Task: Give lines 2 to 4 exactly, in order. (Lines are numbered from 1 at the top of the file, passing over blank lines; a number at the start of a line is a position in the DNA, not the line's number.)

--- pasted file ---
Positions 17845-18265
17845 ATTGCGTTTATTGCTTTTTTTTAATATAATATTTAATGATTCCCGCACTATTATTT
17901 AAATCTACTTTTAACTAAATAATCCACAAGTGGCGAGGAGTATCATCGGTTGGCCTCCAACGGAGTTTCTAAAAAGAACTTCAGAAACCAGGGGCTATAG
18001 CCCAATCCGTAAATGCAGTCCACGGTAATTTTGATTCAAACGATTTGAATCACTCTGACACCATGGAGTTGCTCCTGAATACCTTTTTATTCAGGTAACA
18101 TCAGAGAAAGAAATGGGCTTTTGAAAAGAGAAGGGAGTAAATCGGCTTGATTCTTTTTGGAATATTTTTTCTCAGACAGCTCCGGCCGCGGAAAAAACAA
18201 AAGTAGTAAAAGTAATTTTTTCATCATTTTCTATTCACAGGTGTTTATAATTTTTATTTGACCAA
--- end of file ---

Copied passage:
17845 ATTGCGTTTATTGCTTTTTTTTAATATAATATTTAATGATTCCCGCACTATTATTT
17901 AAATCTACTTTTAACTAAATAATCCACAAGTGGCGAGGAGTATCATCGGTTGGCCTCCAACGGAGTTTCTAAAAAGAACTTCAGAAACCAGGGGCTATAG
18001 CCCAATCCGTAAATGCAGTCCACGGTAATTTTGATTCAAACGATTTGAATCACTCTGACACCATGGAGTTGCTCCTGAATACCTTTTTATTCAGGTAACA